Last week, I posted this entry on a disgustingly anti-Semitic web site that just happened to be the top-ranked Google search result for the word "jew". At the time, I gave the management of Google the benefit of the doubt that their policy of non-interference prohibited any removal of the offending site or tampering with search rankings.
However, it came to light yesterday that Google does not always feel the need to abide by this policy:
For example, until February 2003, a user searching for a guide to the English city of Chester would have been presented with "Chester's guide to molesting young girls" as the second entry. After officials from Chester complained, Google removed the site.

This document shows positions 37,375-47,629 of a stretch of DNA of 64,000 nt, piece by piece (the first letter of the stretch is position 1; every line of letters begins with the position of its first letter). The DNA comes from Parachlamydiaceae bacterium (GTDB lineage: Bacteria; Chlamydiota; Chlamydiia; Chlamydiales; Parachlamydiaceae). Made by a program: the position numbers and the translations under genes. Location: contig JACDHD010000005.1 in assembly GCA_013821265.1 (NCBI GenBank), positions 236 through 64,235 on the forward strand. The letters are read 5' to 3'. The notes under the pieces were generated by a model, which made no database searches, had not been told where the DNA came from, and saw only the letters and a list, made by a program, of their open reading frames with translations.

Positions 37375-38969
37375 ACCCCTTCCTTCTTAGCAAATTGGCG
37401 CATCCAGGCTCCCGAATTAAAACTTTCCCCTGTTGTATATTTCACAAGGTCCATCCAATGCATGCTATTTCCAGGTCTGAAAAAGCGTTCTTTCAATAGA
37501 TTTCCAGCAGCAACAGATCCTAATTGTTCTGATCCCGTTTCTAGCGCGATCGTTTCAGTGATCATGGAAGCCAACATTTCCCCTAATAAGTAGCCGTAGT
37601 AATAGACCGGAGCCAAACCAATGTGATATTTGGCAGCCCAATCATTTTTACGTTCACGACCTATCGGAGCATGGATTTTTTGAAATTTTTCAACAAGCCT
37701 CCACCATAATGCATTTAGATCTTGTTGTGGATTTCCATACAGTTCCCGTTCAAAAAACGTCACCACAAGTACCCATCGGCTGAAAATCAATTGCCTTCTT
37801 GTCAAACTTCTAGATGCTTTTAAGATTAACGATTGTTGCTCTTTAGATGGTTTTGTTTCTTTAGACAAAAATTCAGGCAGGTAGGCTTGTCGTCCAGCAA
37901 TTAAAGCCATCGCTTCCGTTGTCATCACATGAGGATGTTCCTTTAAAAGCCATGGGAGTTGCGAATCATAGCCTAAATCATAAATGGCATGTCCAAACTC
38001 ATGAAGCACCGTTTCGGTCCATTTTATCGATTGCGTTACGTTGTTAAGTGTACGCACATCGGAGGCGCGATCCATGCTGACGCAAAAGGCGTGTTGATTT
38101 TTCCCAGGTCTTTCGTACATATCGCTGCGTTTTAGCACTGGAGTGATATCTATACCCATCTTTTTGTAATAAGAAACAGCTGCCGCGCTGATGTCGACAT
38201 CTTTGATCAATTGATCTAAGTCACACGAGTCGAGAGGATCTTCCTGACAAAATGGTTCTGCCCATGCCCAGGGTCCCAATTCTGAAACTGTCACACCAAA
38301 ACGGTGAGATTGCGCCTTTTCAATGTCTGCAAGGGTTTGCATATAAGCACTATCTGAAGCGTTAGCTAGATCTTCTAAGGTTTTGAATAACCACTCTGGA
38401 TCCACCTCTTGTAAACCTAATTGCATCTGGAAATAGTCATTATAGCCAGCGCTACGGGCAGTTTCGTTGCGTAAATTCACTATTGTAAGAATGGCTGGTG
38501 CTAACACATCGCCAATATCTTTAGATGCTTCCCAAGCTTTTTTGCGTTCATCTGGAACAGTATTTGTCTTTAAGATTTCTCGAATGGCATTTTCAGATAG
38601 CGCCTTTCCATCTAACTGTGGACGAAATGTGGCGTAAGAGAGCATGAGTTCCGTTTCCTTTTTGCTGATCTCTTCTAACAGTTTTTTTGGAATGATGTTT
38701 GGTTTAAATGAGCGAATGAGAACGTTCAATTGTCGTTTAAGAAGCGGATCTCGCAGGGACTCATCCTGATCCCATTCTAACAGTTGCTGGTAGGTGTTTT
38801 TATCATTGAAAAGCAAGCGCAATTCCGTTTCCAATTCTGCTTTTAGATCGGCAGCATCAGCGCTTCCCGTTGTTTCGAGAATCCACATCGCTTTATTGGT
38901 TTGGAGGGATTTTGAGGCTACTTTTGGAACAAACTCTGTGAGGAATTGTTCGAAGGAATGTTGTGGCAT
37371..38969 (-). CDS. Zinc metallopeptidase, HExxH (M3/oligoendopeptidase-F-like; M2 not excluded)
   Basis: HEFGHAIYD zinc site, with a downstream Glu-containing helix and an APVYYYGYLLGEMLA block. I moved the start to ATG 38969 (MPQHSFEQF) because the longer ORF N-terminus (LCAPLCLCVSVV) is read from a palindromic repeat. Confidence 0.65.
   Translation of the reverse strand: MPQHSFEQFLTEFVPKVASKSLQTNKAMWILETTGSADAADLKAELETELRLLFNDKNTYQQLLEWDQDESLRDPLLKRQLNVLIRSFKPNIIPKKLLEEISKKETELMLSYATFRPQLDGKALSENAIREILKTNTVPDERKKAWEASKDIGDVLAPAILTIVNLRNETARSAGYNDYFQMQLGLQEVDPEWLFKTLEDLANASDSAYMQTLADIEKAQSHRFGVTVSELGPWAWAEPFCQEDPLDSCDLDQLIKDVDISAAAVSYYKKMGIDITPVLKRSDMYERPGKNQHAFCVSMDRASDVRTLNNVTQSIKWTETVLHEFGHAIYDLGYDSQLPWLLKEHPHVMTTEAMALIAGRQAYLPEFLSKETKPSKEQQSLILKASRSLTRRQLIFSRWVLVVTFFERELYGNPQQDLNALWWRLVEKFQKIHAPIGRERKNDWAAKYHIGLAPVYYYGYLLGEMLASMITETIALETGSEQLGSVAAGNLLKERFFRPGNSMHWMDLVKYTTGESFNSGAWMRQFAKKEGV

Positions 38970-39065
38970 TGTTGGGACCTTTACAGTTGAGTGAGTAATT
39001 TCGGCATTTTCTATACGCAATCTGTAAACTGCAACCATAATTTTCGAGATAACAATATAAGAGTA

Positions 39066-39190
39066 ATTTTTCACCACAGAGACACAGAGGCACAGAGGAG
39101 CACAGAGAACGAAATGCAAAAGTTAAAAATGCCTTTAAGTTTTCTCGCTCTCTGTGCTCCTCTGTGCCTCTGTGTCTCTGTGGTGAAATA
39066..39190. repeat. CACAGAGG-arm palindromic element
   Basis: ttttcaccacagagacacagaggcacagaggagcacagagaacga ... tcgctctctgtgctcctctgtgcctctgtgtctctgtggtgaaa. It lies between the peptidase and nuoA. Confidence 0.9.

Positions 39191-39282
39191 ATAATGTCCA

This disparity in policy represents a severe breach of trust on the part of the company. While the campaign to drive the Wikipedia entry for "Jew" to the top result has been successful, the hate site still sits perched at number two. Far from being the hands-off administrators that they claim to be, Google's decision makers have entered into very dangerous terrain. By removing one offensive site while at the same time refusing to remove another, they have taken it upon themselves to determine what is "indecent" or "offensive."
While the company continues to take flack for the potential privacy implications of its proposed email system, the implications of this selective censorship are just as disturbing.